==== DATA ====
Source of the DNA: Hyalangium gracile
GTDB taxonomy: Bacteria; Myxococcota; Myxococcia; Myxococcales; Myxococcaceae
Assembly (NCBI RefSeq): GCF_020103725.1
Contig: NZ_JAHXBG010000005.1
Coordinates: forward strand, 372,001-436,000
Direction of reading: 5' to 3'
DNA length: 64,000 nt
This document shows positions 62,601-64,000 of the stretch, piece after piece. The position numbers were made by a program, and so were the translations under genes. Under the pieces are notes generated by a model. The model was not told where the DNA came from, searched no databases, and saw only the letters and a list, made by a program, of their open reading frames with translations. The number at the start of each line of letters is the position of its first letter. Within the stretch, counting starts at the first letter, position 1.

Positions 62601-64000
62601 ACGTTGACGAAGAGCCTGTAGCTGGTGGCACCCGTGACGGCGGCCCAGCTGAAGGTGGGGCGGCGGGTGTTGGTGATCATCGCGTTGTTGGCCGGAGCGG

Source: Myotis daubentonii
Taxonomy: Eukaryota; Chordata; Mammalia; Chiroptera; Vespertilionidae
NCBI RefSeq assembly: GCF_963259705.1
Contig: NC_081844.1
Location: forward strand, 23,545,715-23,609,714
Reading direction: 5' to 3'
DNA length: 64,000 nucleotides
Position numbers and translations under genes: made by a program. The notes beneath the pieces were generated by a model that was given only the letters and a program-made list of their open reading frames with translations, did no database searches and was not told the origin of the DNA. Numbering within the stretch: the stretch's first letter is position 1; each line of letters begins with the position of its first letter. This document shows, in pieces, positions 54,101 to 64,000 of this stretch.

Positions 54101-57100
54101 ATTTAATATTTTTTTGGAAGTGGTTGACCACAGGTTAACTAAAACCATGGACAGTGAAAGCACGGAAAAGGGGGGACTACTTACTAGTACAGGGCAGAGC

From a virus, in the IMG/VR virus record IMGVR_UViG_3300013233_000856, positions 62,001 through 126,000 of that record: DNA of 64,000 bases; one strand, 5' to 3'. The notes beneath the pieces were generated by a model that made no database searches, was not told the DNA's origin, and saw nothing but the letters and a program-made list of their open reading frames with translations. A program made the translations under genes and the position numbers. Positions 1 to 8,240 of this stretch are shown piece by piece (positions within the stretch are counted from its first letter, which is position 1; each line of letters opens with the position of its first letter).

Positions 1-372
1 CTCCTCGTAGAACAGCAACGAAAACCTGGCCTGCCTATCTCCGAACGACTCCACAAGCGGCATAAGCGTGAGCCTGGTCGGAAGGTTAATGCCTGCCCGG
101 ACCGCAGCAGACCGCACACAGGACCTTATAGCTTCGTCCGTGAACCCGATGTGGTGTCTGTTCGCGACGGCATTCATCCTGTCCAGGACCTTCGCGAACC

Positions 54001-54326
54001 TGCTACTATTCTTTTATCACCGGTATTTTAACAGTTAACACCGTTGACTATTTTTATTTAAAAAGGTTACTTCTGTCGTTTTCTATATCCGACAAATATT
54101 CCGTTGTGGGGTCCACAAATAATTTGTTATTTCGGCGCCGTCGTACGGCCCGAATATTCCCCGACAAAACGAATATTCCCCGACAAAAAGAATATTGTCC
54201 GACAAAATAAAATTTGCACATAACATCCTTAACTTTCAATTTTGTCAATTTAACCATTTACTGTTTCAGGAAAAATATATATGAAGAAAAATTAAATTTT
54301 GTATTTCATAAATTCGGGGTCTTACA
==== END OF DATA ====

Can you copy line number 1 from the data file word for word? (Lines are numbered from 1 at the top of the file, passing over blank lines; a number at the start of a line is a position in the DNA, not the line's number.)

Source of the DNA: Hyalangium gracile